7-2 Stock Index Performance On January 16, 2007, the Standard & Poor’s 500 Index reached the highest it had been since 2000. The index closed at 1,431.90, which was up 1.17 that day. What was the return (in percent) of the stock market that day?

FV = PV × (1 + i)

1,431.90 = (1,431.9-1.17) × (1 + i)

i = (1.431.90/1,430.73)-1 = 0.08178%

7-3 Buying Stock with Commissions At your discount brokerage firm, it costs $8.95 per stock trade. How much money do you need to buy 200 shares of Pfizer, Inc. (PFE), which trades at $27.22?

($27.22/share × 200 shares) + $8.95 = $5,452.95

7-4 Buying Stock with Commissions At your discount brokerage firm, it costs $9.50 per stock trade. How much money do you need to buy 300 shares of Time Warner, Inc. (TWX), which trades at $22.62?

($22.62/share × 300 shares) + $9.50 = $6,795.50

7-5 Selling Stock with Commissions At your full-service brokerage firm, it costs $120 per stock trade. How much money do you receive after selling 150 shares of Nokia Corporation (NOK), which trades at $20.13?

($20.13/share × 150 shares) - $120 = $2,899.50

7-6 Selling Stock with Commissions At your full-service brokerage firm, it costs $135 per stock trade. How much money do you receive after selling 250 shares of International Business Machines (IBM), which trades at $96.17?

($96.17/share × 250 shares) - $135 = $23,907.50

7-7 Buying Stock with a Market Order You would like to buy shares of Sirius Satellite Radio (SIRI). The current ask and bid quotes are $3.96 and $3.93 respectively. You place a market buy-order for 500 shares that executes at these quoted prices. How much money did it cost to buy these shares?

($3.96/share × 500 shares) = $1,980.00

7-8 Buying Stock with a Market Order You would like to buy shares of Coldwater Creek, Inc. (CWTR). The current ask and bid quotes are $20.70 and $20.66 respectively. You place a market buy-order for 200 shares that executes at these quoted prices. How much money did it cost to buy these shares?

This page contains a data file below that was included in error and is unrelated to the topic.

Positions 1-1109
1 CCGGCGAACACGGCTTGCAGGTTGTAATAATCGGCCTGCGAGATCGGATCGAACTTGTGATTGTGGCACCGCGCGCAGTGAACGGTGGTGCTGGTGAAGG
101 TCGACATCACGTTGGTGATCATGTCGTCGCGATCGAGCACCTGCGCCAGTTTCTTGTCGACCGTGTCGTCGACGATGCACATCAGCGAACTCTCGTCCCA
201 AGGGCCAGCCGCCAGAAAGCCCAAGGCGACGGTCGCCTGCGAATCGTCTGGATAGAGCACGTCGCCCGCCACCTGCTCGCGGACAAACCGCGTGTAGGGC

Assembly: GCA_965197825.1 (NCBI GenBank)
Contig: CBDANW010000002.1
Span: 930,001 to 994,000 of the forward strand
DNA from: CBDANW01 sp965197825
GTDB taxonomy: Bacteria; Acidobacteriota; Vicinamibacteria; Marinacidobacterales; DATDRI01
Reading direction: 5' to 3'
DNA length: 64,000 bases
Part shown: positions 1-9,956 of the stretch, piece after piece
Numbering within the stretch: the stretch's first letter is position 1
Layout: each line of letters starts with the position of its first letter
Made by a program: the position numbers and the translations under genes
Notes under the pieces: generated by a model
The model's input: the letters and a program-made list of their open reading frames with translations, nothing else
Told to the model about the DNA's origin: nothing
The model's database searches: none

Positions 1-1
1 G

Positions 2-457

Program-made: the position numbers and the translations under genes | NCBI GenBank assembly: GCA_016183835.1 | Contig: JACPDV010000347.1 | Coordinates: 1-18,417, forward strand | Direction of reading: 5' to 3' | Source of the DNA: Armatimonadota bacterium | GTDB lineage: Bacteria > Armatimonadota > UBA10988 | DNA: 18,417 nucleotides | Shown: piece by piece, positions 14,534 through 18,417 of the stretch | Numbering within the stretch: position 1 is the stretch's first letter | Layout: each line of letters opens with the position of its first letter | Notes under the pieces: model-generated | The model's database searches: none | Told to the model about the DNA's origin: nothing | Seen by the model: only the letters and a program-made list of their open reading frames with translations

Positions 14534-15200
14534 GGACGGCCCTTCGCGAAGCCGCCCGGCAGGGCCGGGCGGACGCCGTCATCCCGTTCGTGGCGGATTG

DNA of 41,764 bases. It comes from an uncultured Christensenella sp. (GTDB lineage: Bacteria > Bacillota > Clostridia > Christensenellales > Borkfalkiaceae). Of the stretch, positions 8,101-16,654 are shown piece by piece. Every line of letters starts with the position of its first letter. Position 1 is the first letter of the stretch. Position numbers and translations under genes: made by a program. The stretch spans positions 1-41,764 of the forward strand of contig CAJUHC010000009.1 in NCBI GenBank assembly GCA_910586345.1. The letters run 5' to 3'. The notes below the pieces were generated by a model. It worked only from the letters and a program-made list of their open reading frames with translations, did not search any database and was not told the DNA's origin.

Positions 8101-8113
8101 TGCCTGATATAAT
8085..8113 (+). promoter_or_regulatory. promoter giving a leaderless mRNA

($20.70/share × 200 shares) = $4,140.00

7-9 Selling Stock with a Limit Order You would like to sell 200 shares of WorldSpace, Inc. (WRSP). The current ask and bid quotes are $4.66 and $4.62 respectively. You place a limit sell-order at $4.65. If the trade executes, how much money do you receive from the buyer?

($4.65/share × 200 shares) = $930.00

7-10 Selling Stock with a Limit Order You would like to sell 100 shares of eCollege.com (ECLG). The current ask and bid quotes are $15.33 and $15.28 respectively. You place a limit sell-order at $15.31. If the trade executes, how much money do you receive from the buyer?

($15.31/share ×100 shares) = $1,531.00

7-11 Value of a Preferred Stock A preferred stock from Duquesne Light Company (DQUPRA) pays $2.10 in annual dividends. If the required return on the preferred stock is 5.4 percent, what’s the value of the stock?

Use equation 7-6, noting that for preferred stock, the growth rate g equals zero:


7-12 Value of a Preferred Stock A preferred stock from Hecla Mining Co. (HLPRB) pays $3.50 in annual dividends. If the required return on the preferred stock is 6.8 percent, what is the value of the stock?

Use equation 7-6, noting that for preferred stock, the growth rate g equals zero:

7-13 P/E Ratio and Stock Price Ultra Petroleum (UPL) has earnings per share of $1.56 and a P/E ratio of 32.48. What’s the stock price?

Use equation 7-10:


7-14 P/E Ratio and Stock Price JP Morgan Chase Co. (JPM) has earnings per share of $3.53 and a P/E ratio of 13.81. What is the price of the stock?

Use equation 7-10:


7-15 Value of Dividends and Future Price A firm is expected to pay a dividend of $1.35 next year and $1.50 the following year. Financial Analysts believe the stock will be at their price target of $75 in two years. Compute the value of this stock with a required return of 11.5 percent.

Use equation 7-3:


7-16 Value of Dividends and Future Price A firm is expected to pay a dividend of $2.05 next year and $2.35 the following year. Financial Analysts believe the stock will be at their price target of $110 in two years. Compute the value of this stock with a required return of 12 percent.

Use equation 7-3: